However, it is this eclecticism that drove me into the traditional musical  heritage lane. Our music is dying and is being replaced by non-music; for no  matter how hard you try to justify it, Nanaye is not music, but just doodling;  it is not based on any specified musical theory or direction. But since they  are set on it and see it as "modernity", fine, it can be continued, for I care  less about it -- and not because it is a threat to the traditional musics, but  simply because it is horribly composed and for the most part, tuneless. Again regulars to this board will remember how the British Council enabled me to experiment with fusion music – often combining Hausa rap lyrics with traditional ensemble. We did that with Amada Ra (Barmani Choge), Kukuma Rap (Arewa) and Pulaar Rap (Naziru Hausawa). The purpose was to show that modern and traditional can co-exist.

My argument for the preservation of Hausa traditional musics therefore  revolved around the strategy of transforming the genre. By "transforming" I  mean dislocating it from its standard perception of "roko" praise-singing, and  elevating it to a start of artistic expression. Doing this requires  a  revolutionary approach that needs a whole range of skills. I created a  blueprint for this. But I went one step further by actually forming a  traditional band, and RECORDING their music. The band is called "Gari Ya Waye"  (start of new day), while the first album, which we recorded last year, is  called "Alfijir" (dawn) -- both the names were written in Ajami and English on  the cover of the CD. Sorry, but for some bizarre reason, I can't post the CD covers with this post. In fact the whole posting kept jiggling up and down and it is tough enough to get a word in edgeways. Sigh.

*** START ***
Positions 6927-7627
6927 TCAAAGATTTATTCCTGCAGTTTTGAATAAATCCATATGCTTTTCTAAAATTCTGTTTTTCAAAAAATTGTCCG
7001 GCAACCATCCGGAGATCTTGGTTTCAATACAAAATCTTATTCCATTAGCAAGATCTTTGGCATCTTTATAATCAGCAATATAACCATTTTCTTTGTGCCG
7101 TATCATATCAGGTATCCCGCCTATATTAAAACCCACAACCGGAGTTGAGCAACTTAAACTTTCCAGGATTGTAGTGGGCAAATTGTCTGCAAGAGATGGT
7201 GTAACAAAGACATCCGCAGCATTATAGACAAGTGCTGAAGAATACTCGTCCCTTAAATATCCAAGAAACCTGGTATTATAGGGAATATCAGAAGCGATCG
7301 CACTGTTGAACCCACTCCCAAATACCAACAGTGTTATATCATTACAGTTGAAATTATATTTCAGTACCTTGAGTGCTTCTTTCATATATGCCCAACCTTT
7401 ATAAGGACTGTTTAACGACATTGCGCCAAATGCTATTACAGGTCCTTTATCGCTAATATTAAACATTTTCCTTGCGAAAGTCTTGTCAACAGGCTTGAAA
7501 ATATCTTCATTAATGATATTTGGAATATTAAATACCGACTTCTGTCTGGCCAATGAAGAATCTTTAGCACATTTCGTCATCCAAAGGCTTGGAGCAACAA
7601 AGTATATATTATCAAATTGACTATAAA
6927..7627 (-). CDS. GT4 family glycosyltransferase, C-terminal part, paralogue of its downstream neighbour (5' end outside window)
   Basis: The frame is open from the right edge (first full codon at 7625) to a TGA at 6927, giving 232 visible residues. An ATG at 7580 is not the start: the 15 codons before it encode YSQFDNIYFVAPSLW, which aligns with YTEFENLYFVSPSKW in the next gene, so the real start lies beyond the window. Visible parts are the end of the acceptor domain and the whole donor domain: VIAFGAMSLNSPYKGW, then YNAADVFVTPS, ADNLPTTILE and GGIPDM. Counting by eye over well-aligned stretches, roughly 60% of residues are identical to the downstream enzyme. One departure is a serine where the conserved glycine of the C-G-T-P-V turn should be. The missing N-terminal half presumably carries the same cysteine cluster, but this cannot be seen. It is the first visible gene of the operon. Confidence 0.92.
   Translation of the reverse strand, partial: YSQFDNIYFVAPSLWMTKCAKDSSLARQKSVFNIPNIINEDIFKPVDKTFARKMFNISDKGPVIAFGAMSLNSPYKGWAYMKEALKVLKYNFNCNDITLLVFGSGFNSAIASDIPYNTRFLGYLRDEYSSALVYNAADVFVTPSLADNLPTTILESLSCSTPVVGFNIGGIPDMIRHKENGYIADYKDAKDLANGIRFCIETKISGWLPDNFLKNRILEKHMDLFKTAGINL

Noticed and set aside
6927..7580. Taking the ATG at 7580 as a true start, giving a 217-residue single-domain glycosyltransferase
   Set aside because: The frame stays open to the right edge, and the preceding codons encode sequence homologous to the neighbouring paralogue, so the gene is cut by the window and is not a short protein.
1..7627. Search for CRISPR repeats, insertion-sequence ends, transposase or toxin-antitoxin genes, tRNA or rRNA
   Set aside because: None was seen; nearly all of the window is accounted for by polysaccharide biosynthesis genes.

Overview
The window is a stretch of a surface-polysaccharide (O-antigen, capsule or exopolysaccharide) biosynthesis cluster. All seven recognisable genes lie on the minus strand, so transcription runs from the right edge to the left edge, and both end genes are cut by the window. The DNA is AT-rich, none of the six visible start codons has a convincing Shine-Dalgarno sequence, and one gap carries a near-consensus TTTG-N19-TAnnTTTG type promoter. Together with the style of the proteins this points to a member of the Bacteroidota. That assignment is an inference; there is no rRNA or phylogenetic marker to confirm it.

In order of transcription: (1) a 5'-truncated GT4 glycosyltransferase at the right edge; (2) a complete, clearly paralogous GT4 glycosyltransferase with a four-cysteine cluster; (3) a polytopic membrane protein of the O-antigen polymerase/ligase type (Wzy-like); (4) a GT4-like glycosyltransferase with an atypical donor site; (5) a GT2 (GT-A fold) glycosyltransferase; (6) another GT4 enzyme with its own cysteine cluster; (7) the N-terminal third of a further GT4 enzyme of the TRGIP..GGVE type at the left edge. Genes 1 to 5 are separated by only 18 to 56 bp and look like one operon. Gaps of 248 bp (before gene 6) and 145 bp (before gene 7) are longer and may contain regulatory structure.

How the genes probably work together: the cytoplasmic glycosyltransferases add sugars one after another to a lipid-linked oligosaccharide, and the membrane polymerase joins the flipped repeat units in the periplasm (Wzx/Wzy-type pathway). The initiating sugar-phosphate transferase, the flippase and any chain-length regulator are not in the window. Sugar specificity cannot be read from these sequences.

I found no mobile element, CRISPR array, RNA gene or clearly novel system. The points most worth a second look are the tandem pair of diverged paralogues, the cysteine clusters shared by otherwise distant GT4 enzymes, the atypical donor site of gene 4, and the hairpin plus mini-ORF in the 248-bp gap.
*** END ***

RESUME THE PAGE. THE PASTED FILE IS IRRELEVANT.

Alfijir, the CD, is a the first in an anticipated series  of improvisations in Hausa Traditional Music. Volume Two will feature the  solos of the instruments used in Volume One (Alfijir).  

Alfijir is made up of four tracks. These are: Alfijir (15.11), Karen Mota  (14.33), Arziki (14.39) and Shauki (3.00). Three soloists were combined  together in a single performance. These are Suleiman (flute), Auwalu (duman  girke bongo drums) and Aliyu (gurmi, long-necked lute). I hope to upload a  small sampler of the CD (containing the first five minutes each of the main  tracks) to YouTube (check under my alias, zoborodo, and see what else I have  uploaded!). But this will be, insha Allah, next month (November) when I hope  to be in Cologne, Germany, and where the bandwidth is faster. When I do the  upload, I will post in this forum. Sorry, but I can't upload the Emirate or  Shantu CDs (see below) because they are copyrighted. But as I said, you can purchase them  online, and at Amazon you can actually purchase selected MP3 tracks only.  

The performances on this CD are revolutionary for three reasons: first,  instruments not used to being in concert with others (except perhaps the duman  girke) are combined together. I was a bit nervous initially because I insisted  that each instrument should be recorded ALONE. It was only later that we mixed  the three recordings together into the finished tracks (with of course makes  it possible to produce a second CD containing the original solo performances).  We deliberately did not want the musicians to be affected by the performances  of one another -- thus they were recorded individually. They were a bit  unsettled themselves because they are used to hearing each other -- so alone,  with only a headphone and being asked to play for as long as they can was new  to them. Thanks to Naziru Hausawa of Golden Goose Studios, Kano, Nigeria, for  this revolutionary strategy!